Don’t assume your restrictive covenant has “teeth”

Many employers will rely on a “non-compete” or restrictive covenant clause in the contract of employment to give them reassurance that their employees won’t start a business in competition or work for a competitor.

But in reality, how easy is it to enforce these clauses? In fact, the starting position of any court hearing a case where an employee is accused of breaching a restrictive covenant is that the clause itself represents an unenforceable restraint on normal trade! This is a high bar and the employer will have to demonstrate damage or detriment to its business to have any chance of success.

If an employer wishes to start legal proceedings against an ex-employee whom they believe may be breaching their restrictive covenant the process is for the employer to raise an interdict or interim interdict in Scotland (or an injunction in England and Wales) and use evidence that the employee has already breached the contractual clause, or provides evidence that there is reasonable belief that it will be breached.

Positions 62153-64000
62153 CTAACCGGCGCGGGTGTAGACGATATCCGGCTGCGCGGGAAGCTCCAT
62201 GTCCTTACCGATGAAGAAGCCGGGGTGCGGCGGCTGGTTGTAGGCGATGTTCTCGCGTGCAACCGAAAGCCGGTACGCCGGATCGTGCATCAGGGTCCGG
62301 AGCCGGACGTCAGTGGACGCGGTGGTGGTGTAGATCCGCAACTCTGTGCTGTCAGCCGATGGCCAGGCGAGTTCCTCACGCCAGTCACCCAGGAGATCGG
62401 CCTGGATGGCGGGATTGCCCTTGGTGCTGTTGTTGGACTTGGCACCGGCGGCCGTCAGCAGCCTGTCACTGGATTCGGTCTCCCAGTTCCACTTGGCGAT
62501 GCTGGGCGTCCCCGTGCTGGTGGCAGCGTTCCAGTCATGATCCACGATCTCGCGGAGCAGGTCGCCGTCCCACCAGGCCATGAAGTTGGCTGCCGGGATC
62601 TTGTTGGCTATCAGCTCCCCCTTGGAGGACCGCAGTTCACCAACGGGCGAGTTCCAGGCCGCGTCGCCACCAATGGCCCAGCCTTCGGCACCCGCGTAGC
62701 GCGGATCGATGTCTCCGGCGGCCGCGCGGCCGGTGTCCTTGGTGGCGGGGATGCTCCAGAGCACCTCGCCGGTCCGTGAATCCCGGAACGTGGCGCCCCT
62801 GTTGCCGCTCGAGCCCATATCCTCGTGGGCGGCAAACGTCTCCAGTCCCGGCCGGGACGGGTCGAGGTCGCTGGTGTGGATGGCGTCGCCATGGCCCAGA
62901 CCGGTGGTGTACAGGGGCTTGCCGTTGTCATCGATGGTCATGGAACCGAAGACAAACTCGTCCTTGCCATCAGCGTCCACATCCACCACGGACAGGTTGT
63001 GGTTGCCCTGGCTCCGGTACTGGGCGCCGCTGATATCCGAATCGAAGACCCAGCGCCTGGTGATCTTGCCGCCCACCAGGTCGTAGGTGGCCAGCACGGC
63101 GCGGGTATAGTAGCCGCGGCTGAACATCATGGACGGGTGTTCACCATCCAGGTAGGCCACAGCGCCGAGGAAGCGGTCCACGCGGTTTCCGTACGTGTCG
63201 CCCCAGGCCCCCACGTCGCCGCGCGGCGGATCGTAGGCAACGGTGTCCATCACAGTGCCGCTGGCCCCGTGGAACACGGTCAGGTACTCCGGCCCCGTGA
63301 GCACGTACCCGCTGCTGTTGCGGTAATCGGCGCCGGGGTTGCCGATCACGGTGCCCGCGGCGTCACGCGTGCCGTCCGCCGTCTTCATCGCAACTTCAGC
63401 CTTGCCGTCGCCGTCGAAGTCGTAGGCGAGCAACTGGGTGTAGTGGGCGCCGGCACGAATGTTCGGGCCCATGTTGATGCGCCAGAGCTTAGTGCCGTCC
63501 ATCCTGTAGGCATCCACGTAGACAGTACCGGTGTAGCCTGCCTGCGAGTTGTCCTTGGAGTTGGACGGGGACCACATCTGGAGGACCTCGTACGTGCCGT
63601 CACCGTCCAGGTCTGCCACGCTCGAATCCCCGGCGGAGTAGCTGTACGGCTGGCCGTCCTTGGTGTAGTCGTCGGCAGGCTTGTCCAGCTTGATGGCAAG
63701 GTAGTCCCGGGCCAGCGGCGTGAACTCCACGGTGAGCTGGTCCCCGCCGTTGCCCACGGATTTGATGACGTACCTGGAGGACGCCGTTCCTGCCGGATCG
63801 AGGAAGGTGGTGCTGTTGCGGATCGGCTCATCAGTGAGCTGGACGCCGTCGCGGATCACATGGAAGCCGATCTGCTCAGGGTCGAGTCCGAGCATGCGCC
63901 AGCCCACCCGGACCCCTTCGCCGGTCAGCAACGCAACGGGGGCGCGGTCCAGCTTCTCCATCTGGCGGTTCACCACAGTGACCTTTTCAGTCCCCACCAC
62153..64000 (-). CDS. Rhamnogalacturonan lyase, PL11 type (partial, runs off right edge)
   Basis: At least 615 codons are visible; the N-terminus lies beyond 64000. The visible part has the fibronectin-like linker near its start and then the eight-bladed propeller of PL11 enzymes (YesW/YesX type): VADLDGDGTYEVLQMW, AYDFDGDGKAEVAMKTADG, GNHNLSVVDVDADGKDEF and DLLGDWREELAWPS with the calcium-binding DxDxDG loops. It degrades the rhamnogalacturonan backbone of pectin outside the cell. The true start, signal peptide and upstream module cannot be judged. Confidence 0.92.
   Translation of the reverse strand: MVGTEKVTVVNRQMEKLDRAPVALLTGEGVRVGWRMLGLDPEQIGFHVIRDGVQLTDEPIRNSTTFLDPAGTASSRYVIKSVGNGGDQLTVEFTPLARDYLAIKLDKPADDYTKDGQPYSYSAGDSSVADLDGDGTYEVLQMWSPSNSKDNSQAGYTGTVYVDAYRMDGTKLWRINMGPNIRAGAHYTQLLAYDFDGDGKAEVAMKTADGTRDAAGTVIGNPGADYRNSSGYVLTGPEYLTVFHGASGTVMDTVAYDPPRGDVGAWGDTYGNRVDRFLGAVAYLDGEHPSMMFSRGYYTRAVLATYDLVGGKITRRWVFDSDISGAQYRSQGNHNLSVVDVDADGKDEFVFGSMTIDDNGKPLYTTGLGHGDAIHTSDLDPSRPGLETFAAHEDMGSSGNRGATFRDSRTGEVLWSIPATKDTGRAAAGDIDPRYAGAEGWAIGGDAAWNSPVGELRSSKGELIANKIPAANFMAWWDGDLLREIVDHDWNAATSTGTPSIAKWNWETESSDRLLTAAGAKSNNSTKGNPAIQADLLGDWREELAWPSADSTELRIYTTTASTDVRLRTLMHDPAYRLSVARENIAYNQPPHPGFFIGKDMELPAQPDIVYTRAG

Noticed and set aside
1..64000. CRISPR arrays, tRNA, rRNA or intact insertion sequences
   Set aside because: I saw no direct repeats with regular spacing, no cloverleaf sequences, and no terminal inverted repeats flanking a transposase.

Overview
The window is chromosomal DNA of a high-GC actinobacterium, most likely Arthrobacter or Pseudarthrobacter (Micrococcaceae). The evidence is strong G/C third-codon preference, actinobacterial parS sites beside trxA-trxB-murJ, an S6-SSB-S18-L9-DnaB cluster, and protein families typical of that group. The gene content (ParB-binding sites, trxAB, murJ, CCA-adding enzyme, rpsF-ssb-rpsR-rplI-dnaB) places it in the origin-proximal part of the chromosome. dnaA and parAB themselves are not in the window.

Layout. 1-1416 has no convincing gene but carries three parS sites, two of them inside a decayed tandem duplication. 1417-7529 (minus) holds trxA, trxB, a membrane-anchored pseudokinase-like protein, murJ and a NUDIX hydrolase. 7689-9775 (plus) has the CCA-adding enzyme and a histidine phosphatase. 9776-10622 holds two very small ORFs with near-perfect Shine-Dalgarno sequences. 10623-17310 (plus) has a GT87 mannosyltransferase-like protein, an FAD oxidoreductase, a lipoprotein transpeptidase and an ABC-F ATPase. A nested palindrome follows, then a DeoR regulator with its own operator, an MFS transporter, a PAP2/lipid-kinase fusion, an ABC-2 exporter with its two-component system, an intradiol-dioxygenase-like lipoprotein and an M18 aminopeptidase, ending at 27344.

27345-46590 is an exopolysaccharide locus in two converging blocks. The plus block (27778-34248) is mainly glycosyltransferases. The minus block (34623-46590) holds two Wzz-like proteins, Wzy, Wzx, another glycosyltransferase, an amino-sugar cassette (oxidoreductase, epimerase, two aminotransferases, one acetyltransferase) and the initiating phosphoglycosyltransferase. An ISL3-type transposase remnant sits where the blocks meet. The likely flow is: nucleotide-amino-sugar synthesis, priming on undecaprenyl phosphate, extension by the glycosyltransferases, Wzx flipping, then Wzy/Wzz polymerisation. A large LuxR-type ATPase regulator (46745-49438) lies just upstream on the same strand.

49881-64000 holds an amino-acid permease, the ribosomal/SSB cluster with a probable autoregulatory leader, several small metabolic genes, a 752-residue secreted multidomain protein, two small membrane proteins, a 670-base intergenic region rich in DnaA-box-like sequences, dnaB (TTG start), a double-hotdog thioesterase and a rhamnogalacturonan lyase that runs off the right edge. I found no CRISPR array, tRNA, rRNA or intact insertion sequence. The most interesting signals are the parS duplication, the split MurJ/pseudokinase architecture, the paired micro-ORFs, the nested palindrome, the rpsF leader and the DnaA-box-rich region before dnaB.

The interdict may be granted without the employee’s knowledge and this kick starts the process of bringing proceedings in either the Sheriff Court or the Court of Session.

It may be sufficient for the employee to confirm that they have no intention of breaching the contractual clause; in which case the court will remove the interim interdict. However if an interdict is granted and the employee fails to comply they will be found in contempt of court and may receive a sentence of up to three years in prison, a fine or both.  In the Sheriff Court the maximum prison sentence and fine are three months and £2,500.

The court will have to decide if:

  • the covenant is enforceable
  • whether the employee has breached the covenant
  • whether the breach has caused the employer loss and how the loss should be measured.

What is clear is that any restrictive covenant can only be enforced if it is proportionate and a necessary means of protecting the business of the employer.  It is it deemed to be too wide it will not carry sufficient weight to be enforced.

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